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Knock On Wood with Ali Hargreaves (Mixed Media)

28th September 2020 Estimated reading time: 4 mins

I am often asked how you can develop your own style. I believe it’s about being inspired by other artists and then trying out new techniques, materials, colours and subjects. Be open to new ideas and experimenting. Take risks and don’t worry about making mistakes. Serendipity is the key to evolving as an artist. This is why I love mixed media: it’s a very freeing experience!
I chose to paint this splendid great spotted woodpecker after spending two weeks in Cornwall and watching him visit every day. Personally, I love colour and texture which is how I have developed this particular style. I am using a variety of techniques which are exciting and fun for experimenting, together with a rich autumn colour palette. If you fancy having a go, make sure you give a couple of days to the project, as you need to allow drying time. I hope you enjoy it.

1 Draw the woodpecker and tree onto a rigid support. This is very important if using the crackle paste.

2 Add the crackle paste, using a palette knife. Note: the thicker you apply it, the more cracks you will get. Important: Leave to cure for 24 hours.

3 Use textured wallpapers to make a collage. You can get these from most DIY stores. Choose papers that reflect the patterns and shapes of the woodpecker.

4 Once you’ve cut them out, add to the board with PVA glue. This can be done while the crackle paste is curing.

5 Add white Gesso. Take care when applying to the crackle paste by using a stiff brush and skimming over the top so you don’t lose the cracks. If you add the Gesso with a Hog brush, you can also add brush marks to the background. It’s important to do this as the crackle paste, and some papers, are very absorbent and this will help the paints and inks to adhere.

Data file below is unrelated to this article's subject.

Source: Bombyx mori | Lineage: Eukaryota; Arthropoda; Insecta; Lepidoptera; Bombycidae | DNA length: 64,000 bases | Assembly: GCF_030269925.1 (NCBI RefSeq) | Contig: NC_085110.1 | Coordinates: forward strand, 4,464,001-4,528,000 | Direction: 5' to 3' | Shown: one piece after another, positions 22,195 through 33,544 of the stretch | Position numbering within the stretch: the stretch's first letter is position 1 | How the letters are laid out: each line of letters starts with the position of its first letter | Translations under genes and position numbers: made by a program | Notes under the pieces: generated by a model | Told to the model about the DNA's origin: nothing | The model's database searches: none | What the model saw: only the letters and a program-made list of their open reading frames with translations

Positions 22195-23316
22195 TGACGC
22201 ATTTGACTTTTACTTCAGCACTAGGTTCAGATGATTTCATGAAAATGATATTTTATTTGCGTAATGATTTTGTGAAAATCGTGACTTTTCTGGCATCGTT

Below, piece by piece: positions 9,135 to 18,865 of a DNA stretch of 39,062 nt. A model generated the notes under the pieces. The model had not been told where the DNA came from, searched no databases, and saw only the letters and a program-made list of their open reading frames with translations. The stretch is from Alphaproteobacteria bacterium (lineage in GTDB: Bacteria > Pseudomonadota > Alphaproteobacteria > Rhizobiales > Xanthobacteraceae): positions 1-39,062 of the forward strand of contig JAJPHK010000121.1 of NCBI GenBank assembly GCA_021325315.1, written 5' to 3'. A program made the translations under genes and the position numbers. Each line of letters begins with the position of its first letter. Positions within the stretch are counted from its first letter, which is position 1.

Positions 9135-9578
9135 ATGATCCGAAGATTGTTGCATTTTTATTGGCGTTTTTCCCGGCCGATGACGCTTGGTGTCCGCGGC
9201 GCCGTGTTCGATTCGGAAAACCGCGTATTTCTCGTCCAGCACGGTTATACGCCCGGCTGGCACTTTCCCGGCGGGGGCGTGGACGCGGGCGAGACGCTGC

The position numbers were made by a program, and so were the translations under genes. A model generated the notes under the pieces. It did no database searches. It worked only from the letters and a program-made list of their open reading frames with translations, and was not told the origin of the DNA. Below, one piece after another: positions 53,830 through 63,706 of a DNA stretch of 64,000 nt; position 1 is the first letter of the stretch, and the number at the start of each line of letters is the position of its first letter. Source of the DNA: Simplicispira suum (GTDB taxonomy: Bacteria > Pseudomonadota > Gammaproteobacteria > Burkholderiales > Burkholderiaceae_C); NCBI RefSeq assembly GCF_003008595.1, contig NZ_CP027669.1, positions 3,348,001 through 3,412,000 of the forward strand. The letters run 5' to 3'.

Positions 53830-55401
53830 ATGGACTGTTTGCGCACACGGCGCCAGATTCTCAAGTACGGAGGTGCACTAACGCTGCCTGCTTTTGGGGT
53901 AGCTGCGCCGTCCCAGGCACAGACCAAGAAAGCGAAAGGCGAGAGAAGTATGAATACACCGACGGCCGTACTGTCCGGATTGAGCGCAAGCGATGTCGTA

6 Paint over the crackle paste with Sepia and Prussian Blue inks. Stipple the brush so that the ink goes into the cracks.

7 Paint the background with a mixture of Sepia, Prussian Blue and Raw Sienna inks. Spray with water for interesting effects. Leave to dry (this shouldn’t take long).

8 Next paint with the acrylic. Mix your Ultramarine and Burnt Sienna to make ‘black’ in your palette and use this to paint the dark bits of the woodpecker. Paint the white and the red areas, too. Once this is dry, start adding colour on top to highlight the textures and patterns of the collage, by using a thin amount of paint onto the Flat brush (get rid of any excess on your paper towel) and painting flat, and gently, across the collage. Paint dark over light and light over dark. Mix White into your colours to make them lighter. If it doesn’t work the first time, let it dry, paint over it and try again.

9 Add the Brusho by sprinkling it dry, and very gently – because a little goes a long way! Then spray gently with water. Watch the magic! I added the Brusho to the background, the top and bottom of the tree, and a tiny bit on the woodpecker itself.

10 Add details such as the highlight in the eye using a wooden skewer and create feathers using an old, cut up credit card. Lastly, I added a splattering of white acrylic ink, using a toothbrush, to add some movement and more texture to the background.

    Ali’s Top Tips

  1. For the surface, you can use cheap materials like hardboard, but make sure you prime them first.
  2. If it helps, use tracing paper to get the size and shapes right.
  3. Make a small hole in the top of the Brusho pot so you can control the amount coming out and keep it dry.

  • Ali Hargreaves
  • SAA Watercolour Ambassador; Ready, Steady, Paint Art Tutor
  • [email protected]

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